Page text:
Hiss, Chambers, and the Age of Innocence:
Who Was Guilty—And of What?
You will either aid in moulding history, or history will mould you, and in the case of the latter, you can rest assured that you will be indescribably crushed and maimed in the process…. History is not a blind goddess, and does not pardon the blindness of others.
-Whittaker Chambers in 1931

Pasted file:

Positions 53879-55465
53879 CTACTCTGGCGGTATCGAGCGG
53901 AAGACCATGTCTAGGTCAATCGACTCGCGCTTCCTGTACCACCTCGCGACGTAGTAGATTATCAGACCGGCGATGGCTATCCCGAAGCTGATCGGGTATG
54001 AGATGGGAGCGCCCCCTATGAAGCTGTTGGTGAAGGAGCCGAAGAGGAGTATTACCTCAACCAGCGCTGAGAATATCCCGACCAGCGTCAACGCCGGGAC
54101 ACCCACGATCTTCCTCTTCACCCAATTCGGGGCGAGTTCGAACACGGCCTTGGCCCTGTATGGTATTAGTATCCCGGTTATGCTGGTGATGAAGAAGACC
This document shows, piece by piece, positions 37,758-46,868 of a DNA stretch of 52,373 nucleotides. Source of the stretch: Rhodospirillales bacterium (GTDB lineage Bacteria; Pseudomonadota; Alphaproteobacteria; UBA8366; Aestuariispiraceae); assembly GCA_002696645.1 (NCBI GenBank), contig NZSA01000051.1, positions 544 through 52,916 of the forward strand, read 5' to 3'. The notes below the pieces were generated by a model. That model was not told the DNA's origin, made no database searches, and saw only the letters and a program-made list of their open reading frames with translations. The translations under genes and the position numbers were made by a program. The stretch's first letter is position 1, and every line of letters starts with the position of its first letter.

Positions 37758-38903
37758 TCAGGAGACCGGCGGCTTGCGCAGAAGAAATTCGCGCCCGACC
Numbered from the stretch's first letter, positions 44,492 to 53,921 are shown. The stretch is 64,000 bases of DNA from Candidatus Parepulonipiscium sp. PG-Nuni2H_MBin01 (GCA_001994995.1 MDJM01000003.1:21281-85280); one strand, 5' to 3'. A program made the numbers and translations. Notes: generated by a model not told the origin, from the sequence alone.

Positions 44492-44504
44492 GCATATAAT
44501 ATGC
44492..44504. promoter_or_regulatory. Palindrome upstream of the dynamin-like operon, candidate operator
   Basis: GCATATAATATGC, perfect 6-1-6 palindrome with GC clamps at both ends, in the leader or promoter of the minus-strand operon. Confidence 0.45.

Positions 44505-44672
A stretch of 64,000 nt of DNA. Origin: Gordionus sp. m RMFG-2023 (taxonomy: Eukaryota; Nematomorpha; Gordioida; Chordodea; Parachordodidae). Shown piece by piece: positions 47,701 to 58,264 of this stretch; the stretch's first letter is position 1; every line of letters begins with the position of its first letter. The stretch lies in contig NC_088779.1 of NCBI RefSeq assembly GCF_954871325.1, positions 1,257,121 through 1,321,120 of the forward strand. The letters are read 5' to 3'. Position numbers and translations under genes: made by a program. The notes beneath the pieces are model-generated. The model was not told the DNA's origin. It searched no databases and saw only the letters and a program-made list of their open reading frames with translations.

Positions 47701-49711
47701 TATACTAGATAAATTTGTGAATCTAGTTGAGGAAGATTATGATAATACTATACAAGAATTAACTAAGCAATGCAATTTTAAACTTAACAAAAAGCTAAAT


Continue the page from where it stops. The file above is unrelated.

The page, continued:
ALGER HISS is in jail. The last legal judgments have been passed. The decision of the courts stands: guilty as charged-guilty in fact of treason, though technically accused only of perjury. It is time, many of us feel, to forget the whole business: the prison doors have closed; let us consider the question also closed. But history is not so easily satisfied. Like some monumental bore, it grabs us by the lapels, keeps screaming into our faces the same story over and over again. The case of Judith Coplon, the case of William Remington, the case of Julius and Ethel Rosenberg, the inevitable case of tomorrow’s Mr. X-the names change but the meanings are the same, and we protest that we have long since got the point. But have we? Of what was Alger Hiss guilty anyhow?
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